Over the past sixty-seven years, the emblematic silhouette of the city has sported the skeletal ribcage of the Tattoo stadium scaffolding in various states of deconstruction for an accumulated time of twenty-three years. Between the years of 1970 and 2010 the entire cycle of assembly and deconstruction took five months, meaning that for nearly half the year, the castle of the postcards was somehow obscured. It is no great stretch to imagine that this ritual would still be observed even if it took eleven months, for the castle is presented in the city’s narrative as both simultaneously a pristine historical monument, and ablaze with fireworks and the pomp of the Tattoo.
The curious situation of the conspicuously inconspicuous stadium finds its root in the second dichotomy of the castle: the transition from an object used to repel outsiders, into the city’s greatest attraction. The battlements have for the most part been used to repel, by firing a canon at those wishing to get inside. Today the castle attracts 1.7 million visitors annually, who shoot salvos of photographs from the castle walls. The development of cities from their isolationist origins to their globalised present is explored by the theorist, Boris Groys’,writing in The City in the Age of Touristic Reproduction that:
The city walls once delineated the place where a city was built, clearly designating its utopian character…. a genuine city is not only utopian, it is also anti-tourist: it dissociates itself from space and moves through time.
In modern times, however, this utopian impulse, the quest for an ideal city, has grown progressively weaker and gradually been supplanted by the fascination of tourism. Today, when we cease to be satisfied with the life that is offered to us in our own cities, we no longer strive to change, revolutionize or rebuild this city; instead, we simply move to a new city – for a short period or forever – in search of what we miss in our home city.
Groys describes a world where Utopia is not a progressive goal of a city, but perpetually elsewhere, made up of fragments of different cities, pieced together in the patchwork of the tourist’s Instagram account, aVenetian canal, a Portugese beach, and Himalayan mountain scene, Edinburgh’s castle. Despite the appreciation of history, a romantic tourist’s mentality is conservative and ultimately ahistorical in its attitude to the built environment. It is this conservative gaze of the transient tourist that has been adopted by conservationists and councils in historic centres today,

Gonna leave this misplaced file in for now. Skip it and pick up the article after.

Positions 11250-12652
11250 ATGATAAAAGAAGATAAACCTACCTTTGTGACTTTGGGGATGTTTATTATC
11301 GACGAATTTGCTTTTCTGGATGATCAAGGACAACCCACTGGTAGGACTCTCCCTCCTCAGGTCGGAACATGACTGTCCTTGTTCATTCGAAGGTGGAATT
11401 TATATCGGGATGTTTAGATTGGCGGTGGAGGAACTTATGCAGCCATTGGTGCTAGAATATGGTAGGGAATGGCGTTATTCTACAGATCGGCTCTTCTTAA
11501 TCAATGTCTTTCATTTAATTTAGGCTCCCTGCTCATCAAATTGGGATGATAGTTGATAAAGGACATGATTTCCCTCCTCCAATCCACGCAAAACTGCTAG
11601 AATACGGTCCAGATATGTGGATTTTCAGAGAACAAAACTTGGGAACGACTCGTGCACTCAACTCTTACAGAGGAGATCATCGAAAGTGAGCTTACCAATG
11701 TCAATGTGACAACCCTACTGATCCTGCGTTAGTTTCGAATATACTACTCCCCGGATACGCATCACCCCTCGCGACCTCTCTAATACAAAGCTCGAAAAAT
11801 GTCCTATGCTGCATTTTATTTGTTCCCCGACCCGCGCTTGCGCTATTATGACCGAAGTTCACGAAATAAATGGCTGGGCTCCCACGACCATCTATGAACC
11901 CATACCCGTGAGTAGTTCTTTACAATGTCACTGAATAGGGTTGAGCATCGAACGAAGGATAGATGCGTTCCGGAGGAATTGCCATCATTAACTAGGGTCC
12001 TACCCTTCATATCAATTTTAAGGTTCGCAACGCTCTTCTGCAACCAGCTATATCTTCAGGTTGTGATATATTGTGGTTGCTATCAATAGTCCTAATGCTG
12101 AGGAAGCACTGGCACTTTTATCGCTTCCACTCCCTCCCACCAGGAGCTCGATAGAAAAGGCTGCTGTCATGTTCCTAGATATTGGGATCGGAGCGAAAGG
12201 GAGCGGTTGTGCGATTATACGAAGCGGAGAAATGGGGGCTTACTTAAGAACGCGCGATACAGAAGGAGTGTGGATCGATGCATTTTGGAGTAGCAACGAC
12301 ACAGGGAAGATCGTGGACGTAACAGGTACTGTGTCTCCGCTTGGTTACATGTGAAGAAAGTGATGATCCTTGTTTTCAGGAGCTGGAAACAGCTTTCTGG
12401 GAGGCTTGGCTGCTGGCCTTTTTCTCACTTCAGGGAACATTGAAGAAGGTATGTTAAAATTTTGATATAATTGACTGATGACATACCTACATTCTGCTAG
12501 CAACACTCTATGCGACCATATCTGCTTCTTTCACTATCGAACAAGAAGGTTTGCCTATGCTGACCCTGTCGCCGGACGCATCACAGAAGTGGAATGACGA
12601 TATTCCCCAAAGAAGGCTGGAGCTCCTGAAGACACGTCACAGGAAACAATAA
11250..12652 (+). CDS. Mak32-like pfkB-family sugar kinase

The touristic gaze romanticises, monumentalises and eternalises everything that comes within its range. In turn, the city adapts to this materialised utopia, to the medusan gaze of the romantic tourist…. A city’s monuments, after all, have not always been standing there simply waiting for tourists to see them.
The medusan gaze described by Groys is found in the medievalising additions to Edinburgh castle during the 19th century. Fixing the castle in a fictitious past, we continue to indulge romantic fantasy for the benefit of the tourist, accelerating the process of monumentalising. Today’s additions are found in the form of the temporary skeletal structure that tiptoes around the Scots Baronial confection of the gatehouse, the brutally utilitarian defensive walls, and even the tarmac of the esplanade, further pushing the castle into the past.
To anyone who collectively had a hand in the castles construction over the past millennia, the notion of the castle as a complete and ideal monument would be alien, for the form that defines Edinburgh’s skyline is that of an accretion of buildings built as necessity demanded. Each addition serves to adapt the rocky outcrop to its changing role in the heart of the city. Its continual repurposing as fortification, Royal residence, barracks, prison and Victorian romantic symbol are all embroidered into the castles fabric, and are indeed its sum total.
So what is the plan concerning the esplanade stadium? To visit the castle is to visit a cross section of Edinburgh’s social and political history manifest in stone. The castle’s role today is the venue of the Royal Edinburgh MilitaryTattoo, where this collection of history is celebrated as the backdrop to the festivities. The construction of a permanent open-air amphitheatre could provide Edinburgh with the venue that inscribes the current, lived history into the colourful fabric of the castle in a manner that adds both in terms of utility and aesthetics.
It is not to say that the construction of a monumental entertainment facility dedicated to the celebration of military fanfare would reinstate a utopic attitude to architecture, however the esplanade could provide a case study for how in the era of globalisation, we could perhaps respond to the medusan gaze of the tourist positively as a tool for construction rather than stagnation: by turning the scaffold into stone.
[Text and illustration by Cecile Ngoc Suong Perdu. All rights reserved.]